It may seem like a stupid question, but i just can't grasp how exactly does the system keep the temp difference between the condensing temperature and ambient, if for example ambient temp changes. And same for evaporator, does it always have a constant temperature difference with the room temperature.

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    Re: How to setup condition and dimensioning

    .

    Heat (energy) flows from high to low so to move heat you always
    need a temperature difference. The greater the difference the the
    quicker and the greater the heat flow.

    In refrigeration we need to mechanically create that difference and
    that costs money. Experience and design have found that a temp
    difference of about 10 - 15 degs is all we require to achieve the system
    to work, any more is just expensive and unnecessary.

    When the ambient changes the condensing temp / pressure change also
    and as the room temperature changes the evaporating temperature changes
    also. There are very few constants in fridge because the variables change so
    much and that is where the controls come in.

    Running the system just hard enough to do the bare minimum work and
    keeping the operating costs down and sizing it so it is just big enough to
    move the heat required is where the skill comes in.

    It all varies dependent on how big the compressor is and how much air
    you flow over the heat exchangers. If you have a big compressor and run
    it hard it will create a large difference between the low and high side and
    if you flow air over the condenser and evaporator heat exchangers, you
    will give them more or less work to do which affects the pressures (temps).

    Balancing the low side pressure (temp) with the high side, maintaining just enough
    difference to move the required heat all depends on sizing and controlling the system
    as a whole.

    Regards

    Rob

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    Re: How to setup condition and dimensioning

    .

    The system must be designed to be balanced,

    Whatever heat the evaporator generates the compressor adds
    about another third so the condenser must be big enough to
    reject the heat from both the evaporator and compressor combined.

    If you put too large an evaporator on a system, it will add too much
    heat and both the compressor and condenser will struggle.

    If you put too small an evaporator onto a system the not enough
    heat will be generated and the compressor will seem over sized.

    Think of a car designed to move 4 people on a flat road.
    If you drive that car up a long hill it will do it but it will struggle,
    now think of the car driving down hill, it will coast so the engine
    seems over sized.

    Refrigeration is the same, we move heat and it can be measured.
    If you need to move large amounts of heat you need to capture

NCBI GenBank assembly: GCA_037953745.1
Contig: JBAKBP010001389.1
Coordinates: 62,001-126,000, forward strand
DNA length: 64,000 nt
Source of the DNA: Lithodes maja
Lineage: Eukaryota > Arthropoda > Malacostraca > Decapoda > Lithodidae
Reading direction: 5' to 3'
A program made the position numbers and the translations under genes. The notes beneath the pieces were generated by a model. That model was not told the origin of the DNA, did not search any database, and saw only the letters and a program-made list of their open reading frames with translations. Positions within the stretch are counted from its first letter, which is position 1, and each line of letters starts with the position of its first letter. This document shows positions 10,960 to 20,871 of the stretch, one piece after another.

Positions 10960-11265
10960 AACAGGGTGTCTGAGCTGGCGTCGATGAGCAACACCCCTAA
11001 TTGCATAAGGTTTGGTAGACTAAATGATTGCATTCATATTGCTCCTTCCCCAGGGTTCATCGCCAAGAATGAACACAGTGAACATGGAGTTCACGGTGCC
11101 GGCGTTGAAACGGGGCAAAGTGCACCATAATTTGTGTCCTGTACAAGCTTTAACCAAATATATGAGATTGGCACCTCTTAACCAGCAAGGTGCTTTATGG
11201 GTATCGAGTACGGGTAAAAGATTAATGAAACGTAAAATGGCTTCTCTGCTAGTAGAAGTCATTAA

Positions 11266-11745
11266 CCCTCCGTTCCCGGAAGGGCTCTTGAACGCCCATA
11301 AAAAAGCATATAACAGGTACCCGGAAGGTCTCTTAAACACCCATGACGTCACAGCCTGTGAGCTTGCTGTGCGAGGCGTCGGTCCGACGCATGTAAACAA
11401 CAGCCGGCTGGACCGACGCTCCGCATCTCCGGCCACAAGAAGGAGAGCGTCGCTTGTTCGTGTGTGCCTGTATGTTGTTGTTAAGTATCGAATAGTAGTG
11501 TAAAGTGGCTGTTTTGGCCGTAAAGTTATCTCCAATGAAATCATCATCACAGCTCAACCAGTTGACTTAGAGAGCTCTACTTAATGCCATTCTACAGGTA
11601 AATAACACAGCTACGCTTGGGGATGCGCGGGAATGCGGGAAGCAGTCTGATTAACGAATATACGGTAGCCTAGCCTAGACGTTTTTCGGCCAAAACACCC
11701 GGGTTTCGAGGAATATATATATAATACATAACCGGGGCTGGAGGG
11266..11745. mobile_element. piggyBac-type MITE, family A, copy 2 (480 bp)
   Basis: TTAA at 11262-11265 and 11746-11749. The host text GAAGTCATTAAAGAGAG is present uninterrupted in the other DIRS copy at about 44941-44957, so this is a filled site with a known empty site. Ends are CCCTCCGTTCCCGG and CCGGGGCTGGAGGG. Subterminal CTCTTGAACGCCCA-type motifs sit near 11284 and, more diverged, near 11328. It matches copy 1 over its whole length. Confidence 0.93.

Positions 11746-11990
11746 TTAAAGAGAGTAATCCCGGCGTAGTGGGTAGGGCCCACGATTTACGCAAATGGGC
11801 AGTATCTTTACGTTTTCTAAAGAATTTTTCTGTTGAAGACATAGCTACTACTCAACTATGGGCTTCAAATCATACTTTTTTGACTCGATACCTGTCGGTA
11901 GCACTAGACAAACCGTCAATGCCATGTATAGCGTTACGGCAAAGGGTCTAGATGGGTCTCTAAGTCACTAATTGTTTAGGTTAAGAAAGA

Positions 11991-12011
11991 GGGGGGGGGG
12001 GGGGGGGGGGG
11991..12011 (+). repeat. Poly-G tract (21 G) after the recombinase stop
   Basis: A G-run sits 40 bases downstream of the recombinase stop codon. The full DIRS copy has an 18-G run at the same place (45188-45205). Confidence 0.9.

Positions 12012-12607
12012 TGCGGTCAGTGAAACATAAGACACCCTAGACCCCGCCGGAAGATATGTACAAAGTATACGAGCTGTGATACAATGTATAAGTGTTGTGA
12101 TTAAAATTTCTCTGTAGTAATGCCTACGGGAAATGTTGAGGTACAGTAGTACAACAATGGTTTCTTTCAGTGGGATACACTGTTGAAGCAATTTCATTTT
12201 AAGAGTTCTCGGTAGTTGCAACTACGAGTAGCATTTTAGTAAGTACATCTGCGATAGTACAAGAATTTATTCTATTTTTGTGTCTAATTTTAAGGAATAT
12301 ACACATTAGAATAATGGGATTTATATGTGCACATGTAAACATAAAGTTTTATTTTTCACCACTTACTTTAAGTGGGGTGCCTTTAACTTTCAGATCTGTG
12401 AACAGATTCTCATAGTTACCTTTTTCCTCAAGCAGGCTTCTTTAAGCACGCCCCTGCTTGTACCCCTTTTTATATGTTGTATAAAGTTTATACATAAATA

and transfer it with a large system but if you do smaller amounts,
    a smaller system will manage (within the design parameters).

    As ambients change the compressor seems either over sized or
    undersized and if it was designed correctly it would cope with a wide(ish)
    range of temperature differences.

    Rob

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    Re: How to setup condition and dimensioning

    Quote Originally Posted by NoJosh View Post
    The assignment is not about understanding relationship between pressure and temp. Could be that he made error in the assignment, i will ask him.
    Nonetheless any example with any given temperatures will help, i want to learn where to start when calculating such refrigeration systems, at which component do you start, and how to set up the right parameters.
    The temperatures suggest the heat load is electronics. If this is a thermodynamics assignment there is also the possibility your instructor does not expect you to use a common refrigerant such as R410 or R404. You may not even need to operate your device in the saturated region. Water might work.

    Lastly, the instructor may have deliberately given you inadequate information hoping you would ask for more data. Don't hesitate to ask.

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    Re: How to setup condition and dimensioning

    Thanks for the information, it really helps understand how it works

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    Re: How to setup condition and dimensioning

    Which components are the controling ones, and the ones that changes. Is it the compressor and TXV? And i guess Cap tube is just fixed.

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    Re: How to setup condition and dimensioning

    Quote Originally Posted by NoJosh View Post
    Which components are the controling ones, and the ones that changes. Is it the compressor and TXV? And i guess Cap tube is just fixed.